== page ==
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People, planet, prosperity: Working together towards a sustainable future
Innovation Issue 35: Fall 2021

How the Canadian media reports on natural resource projects

Meet the Expert 

How the Canadian media reports on natural resource projects

An Indigenous woman at a protest holds a drum.


The rise and fall of the now-cancelled Pacific NorthWest Liquefied Natural Gas project (LNG) made headlines in western Canada from the time it first entered the public’s awareness in 2013 until well after its cancellation in 2017 – but what you know about the project could depend on the news publication where you read about it. 

A comparative analysis by professional communication professor Sibo Chen about the British Columbia-based project and its opposition demonstrates some of the mainstream media’s blind spots and some of the alternative media’s strengths, particularly when it comes to coverage of topics like energy and the environment. 

Professor Chen compared six media outlets: the CBC, the Globe and Mail, the Vancouver Sun, the National Post, the Tyee and Canada’s National Observer. He tracked the narratives told about the LNG project and the protestors’ objections through hundreds of news articles and opinion pieces published over a 36-month period and shared his findings in Frontiers in Communication. He found that often the mainstream media studied – the CBC, Globe, Sun and Post – primarily positioned articles and opinion columns as a jobs versus environment story. In contrast, the alternative media outlets – the Tyee and National Observer – gave more nuanced coverage to the concerns brought forward by the opponents of the project. 

In what he described as a “twist,” professor Chen also found that opposing concerns in alternative media sources went beyond worries about environmental impacts. Alternative media sources also rigorously questioned LNG’s projected economic benefits, the environmental risks, as well as its long-term price outlook – points that were not as widely covered by the mainstream outlets. “Mainstream media is still kind of bounded by the jobs versus the environment narrative … They create this kind of forced assumption that jobs will come simply,” said professor Chen. “People should be more cautious when these kinds of projects are marketed through news media in the name of national interest.”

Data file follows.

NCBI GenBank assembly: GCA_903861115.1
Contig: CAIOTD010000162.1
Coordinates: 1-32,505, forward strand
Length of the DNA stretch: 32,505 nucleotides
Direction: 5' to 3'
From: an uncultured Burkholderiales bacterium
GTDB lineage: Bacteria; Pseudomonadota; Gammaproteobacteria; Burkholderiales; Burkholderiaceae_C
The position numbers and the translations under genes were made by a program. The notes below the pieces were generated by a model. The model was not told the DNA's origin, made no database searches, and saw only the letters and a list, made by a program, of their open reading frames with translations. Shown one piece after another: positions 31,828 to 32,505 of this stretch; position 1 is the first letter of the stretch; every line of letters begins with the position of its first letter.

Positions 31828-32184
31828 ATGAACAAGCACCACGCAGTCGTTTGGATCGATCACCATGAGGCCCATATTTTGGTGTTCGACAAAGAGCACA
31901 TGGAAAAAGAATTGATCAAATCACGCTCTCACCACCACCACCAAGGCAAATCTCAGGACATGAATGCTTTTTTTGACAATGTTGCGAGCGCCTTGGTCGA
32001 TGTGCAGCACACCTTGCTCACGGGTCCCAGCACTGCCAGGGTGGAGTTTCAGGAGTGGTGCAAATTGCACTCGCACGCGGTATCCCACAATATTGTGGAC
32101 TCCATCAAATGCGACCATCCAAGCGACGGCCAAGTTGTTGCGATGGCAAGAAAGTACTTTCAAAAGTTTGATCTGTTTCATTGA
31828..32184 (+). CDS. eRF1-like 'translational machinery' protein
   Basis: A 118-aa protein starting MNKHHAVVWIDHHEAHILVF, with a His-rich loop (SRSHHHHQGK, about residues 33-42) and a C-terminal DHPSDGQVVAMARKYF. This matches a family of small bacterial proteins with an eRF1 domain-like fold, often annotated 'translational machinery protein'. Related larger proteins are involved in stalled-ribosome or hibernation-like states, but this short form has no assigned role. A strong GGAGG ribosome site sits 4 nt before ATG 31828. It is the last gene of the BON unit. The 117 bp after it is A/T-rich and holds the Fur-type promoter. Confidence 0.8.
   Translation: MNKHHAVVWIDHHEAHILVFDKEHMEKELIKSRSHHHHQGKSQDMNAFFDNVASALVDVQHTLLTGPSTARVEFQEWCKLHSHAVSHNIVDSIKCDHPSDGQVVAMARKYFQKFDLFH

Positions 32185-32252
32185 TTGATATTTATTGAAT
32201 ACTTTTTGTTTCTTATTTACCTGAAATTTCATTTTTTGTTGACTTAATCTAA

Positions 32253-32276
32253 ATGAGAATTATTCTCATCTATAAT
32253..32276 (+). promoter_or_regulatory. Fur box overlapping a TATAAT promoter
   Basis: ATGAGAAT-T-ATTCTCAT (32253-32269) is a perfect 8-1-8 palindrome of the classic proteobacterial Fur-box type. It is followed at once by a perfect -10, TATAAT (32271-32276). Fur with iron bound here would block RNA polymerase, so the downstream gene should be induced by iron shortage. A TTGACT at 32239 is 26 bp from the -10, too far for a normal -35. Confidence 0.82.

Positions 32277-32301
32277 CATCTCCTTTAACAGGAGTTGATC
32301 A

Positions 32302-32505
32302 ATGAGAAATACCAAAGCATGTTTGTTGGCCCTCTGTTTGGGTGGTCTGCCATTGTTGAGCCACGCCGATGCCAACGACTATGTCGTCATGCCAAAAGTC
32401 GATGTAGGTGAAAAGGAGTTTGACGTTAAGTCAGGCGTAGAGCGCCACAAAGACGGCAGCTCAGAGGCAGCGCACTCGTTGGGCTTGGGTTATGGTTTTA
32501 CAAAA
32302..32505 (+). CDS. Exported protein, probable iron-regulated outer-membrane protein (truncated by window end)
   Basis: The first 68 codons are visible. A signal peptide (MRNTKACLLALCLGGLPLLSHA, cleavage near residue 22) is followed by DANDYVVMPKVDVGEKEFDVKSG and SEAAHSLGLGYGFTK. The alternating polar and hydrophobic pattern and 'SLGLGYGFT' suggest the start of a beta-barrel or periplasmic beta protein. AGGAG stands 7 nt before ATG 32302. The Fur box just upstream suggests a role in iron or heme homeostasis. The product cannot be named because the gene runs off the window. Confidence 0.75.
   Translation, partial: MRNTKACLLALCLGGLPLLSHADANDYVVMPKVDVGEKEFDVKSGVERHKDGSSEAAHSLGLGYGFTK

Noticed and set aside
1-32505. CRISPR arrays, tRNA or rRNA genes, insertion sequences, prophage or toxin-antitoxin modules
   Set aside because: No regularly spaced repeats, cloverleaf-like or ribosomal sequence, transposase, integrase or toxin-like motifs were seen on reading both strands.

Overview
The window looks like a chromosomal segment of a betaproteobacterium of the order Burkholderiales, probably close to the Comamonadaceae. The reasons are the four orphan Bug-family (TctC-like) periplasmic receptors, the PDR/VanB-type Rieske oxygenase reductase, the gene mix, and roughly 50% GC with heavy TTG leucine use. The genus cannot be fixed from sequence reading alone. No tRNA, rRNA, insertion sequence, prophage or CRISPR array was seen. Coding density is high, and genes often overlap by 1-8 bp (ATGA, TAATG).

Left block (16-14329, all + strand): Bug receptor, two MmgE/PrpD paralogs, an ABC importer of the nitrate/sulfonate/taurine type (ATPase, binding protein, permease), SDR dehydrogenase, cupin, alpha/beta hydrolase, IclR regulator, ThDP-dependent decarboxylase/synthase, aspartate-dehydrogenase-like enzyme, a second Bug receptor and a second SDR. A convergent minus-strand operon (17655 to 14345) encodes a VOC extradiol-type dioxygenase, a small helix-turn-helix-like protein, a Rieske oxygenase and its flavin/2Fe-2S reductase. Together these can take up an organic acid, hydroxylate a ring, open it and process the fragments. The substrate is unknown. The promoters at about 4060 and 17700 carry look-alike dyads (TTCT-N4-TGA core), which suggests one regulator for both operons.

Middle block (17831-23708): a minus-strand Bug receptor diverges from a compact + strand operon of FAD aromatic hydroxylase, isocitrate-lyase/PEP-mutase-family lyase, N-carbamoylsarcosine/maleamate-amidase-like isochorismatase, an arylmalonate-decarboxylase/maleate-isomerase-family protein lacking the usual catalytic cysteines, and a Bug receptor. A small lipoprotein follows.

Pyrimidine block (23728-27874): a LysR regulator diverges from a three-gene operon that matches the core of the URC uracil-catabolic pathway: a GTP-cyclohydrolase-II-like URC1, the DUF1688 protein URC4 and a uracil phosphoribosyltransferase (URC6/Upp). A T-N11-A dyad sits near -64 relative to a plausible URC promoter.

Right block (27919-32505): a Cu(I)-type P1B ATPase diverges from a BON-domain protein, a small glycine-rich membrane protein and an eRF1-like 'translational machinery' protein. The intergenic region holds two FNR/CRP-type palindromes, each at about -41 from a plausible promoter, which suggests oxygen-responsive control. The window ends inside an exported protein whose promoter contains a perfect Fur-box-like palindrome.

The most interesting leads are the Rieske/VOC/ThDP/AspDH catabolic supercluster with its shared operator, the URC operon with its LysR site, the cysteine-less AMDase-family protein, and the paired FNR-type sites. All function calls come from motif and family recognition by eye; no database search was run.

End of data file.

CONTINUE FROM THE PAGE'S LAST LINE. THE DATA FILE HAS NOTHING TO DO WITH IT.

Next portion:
His tracking shows that while in 2014 many of the stories about the projects were placed in business sections, by 2016 and 2017 coverage had shifted to general news. The data he collected demonstrates that while CBC News and the Globe and Mail were more evenly distributed between covering the project from economic, political and environmental perspectives, the papers owned by the media conglomerate Postmedia, including the Vancouver Sun and the National Post, focused the majority of their coverage on economics. Coverage by the independent outlets mostly focused on political issues and on public opinion. The Tyee and National Observer served as vital communication channels to amplify the voices of the project critics who were absent or marginalized from the mainstream media, he found. 

Meanwhile, the number of proposed LNG projects in Canada has dropped from about 20 projects to two. Professor Chen says that while the alternative media model is still limited, there is potential that critical stories from independent outlets can help shape the policy-making process and provide an important space for environmental reporting.

“If people want to see a full picture on these kinds of critical issues, like energy and the environment, they should consume alternative media and even consider supporting them for the very important work they do,” said professor Chen. 

Read professor Chen’s journal article in Frontiers in Communication (external link) .

Critical stories from independent outlets can help shape the policy-making process and provide an important space for environmental reporting. 

This research was supported by the Social Sciences and Humanities Research Council of Canada.